As I got within arms reach of him he reached out and grabbed my arm tight, pulling me to him. I didn’t flinch. I didn’t react. I didn’t do anything but look up at him. I saw his hatred for me reflected in his eyes. Saw his disgust at being near me, and at being related to someone as worthless as me.
‘You are a lying little rat. You know that?’ His face inches from mine. ‘That boy doesn’t like you. He hates you! Everybody hates you. No one likes a worthless little thing like you.’ With that, he flung me against the wall where I fell to the floor gasping for breath.
‘Get out of here. Go where ever you want. I don’t care.’ He muttered, then he turned back to his work.
I picked myself up of the floor and stood for a few seconds, just looking at him. He hated me, I knew that. He had hated me since the day I was conceived. But it still hurt to know, to be reminded every day. I turned and walked out of the room, head high. I walked up to the front door and looked at it. Daddy had said I could go anywhere. He said he didn’t care. Did that mean I could go the park with Charlie? Charlie. Daddy said Charlie hated me too. Was that true? I’d go to the park on my own, if I could find it. Not that anyone would miss me if I got lost and never came back.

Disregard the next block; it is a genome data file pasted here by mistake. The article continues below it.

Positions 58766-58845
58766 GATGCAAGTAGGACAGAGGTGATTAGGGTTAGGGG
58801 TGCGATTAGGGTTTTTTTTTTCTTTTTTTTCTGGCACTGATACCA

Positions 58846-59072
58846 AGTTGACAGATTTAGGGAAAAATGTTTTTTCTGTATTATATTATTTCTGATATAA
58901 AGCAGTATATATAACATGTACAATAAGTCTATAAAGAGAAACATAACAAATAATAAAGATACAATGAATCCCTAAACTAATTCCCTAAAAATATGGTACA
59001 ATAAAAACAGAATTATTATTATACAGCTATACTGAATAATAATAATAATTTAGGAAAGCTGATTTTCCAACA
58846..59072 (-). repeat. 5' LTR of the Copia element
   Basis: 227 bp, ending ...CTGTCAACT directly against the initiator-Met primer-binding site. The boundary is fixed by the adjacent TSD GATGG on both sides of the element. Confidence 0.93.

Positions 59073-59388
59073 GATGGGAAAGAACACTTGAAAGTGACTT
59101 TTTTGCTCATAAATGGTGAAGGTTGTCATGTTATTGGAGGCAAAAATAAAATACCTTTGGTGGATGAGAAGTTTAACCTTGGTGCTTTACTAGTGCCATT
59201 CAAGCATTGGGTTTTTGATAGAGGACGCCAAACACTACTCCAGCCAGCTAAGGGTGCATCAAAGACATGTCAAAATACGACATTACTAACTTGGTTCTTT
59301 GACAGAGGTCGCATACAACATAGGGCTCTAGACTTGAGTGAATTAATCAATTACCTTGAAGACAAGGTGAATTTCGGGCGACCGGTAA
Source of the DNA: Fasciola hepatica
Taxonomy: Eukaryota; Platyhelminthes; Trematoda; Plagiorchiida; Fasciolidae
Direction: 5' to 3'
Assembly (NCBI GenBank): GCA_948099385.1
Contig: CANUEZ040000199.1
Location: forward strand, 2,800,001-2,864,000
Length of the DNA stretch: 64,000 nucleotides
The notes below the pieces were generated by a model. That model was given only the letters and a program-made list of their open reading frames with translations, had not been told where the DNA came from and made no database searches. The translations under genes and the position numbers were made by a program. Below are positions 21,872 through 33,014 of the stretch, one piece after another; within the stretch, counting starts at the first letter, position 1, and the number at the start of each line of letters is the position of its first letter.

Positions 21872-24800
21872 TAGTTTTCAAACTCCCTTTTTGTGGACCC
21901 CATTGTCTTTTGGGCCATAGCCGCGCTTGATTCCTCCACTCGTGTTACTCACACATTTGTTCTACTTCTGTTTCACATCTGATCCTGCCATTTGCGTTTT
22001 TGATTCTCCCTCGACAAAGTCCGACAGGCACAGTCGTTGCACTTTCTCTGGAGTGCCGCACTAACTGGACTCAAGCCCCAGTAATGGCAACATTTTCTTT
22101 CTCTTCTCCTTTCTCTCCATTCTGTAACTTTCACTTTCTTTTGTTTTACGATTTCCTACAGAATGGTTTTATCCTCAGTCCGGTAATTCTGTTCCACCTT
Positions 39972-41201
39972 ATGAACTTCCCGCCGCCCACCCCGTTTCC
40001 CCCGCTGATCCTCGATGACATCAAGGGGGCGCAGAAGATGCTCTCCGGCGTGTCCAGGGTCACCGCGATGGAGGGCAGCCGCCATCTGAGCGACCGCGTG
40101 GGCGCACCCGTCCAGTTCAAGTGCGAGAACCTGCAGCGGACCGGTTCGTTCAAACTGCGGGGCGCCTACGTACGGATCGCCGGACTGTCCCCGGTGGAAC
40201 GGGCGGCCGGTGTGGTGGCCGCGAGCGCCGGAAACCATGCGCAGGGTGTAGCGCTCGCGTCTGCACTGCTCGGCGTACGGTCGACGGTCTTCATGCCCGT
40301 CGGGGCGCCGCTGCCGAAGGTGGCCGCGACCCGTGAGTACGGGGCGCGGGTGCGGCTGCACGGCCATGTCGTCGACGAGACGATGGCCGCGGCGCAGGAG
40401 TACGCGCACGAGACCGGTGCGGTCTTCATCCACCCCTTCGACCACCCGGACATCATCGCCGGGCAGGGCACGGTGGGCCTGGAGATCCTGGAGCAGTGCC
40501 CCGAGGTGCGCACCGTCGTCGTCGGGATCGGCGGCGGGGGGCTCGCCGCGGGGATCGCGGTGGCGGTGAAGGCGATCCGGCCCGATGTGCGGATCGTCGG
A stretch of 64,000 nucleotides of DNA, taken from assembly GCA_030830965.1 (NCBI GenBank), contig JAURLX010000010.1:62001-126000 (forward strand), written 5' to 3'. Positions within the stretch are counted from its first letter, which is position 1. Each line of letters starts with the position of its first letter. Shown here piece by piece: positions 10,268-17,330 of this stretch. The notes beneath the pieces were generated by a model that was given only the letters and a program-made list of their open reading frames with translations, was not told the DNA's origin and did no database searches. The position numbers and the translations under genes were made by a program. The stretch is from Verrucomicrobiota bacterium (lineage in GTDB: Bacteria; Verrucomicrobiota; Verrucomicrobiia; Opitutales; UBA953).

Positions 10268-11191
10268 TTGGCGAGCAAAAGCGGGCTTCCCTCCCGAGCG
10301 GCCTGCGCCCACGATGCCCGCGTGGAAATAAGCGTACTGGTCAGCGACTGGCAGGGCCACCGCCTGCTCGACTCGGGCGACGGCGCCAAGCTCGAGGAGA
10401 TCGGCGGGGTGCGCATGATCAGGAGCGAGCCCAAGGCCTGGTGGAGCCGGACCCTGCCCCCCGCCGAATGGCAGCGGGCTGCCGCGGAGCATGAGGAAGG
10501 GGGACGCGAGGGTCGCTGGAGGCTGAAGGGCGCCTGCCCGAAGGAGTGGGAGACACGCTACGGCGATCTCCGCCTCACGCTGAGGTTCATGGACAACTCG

I opened the door and looked outside. Charlie was leaning on the fence, fingers intertwined, thumbs twiddling slightly in front of him. His head was bowed forward. He almost looked like he was praying. As I closed the front door behind me he looked up.
‘Can you come then?’
I froze, and then ran down the steps and out of the front gate. I could hear Charlie shouting for me to slow down behind me but I didn’t. I kept running until I reached the woods which were just around the corner and over the field. I didn’t want to have to talk to Charlie. I couldn’t. I was beginning to think of him as a friend and I couldn’t bare the thought of him around me and knowing he hated me. When I reached the edge of the woods I tripped over a fallen tree branch.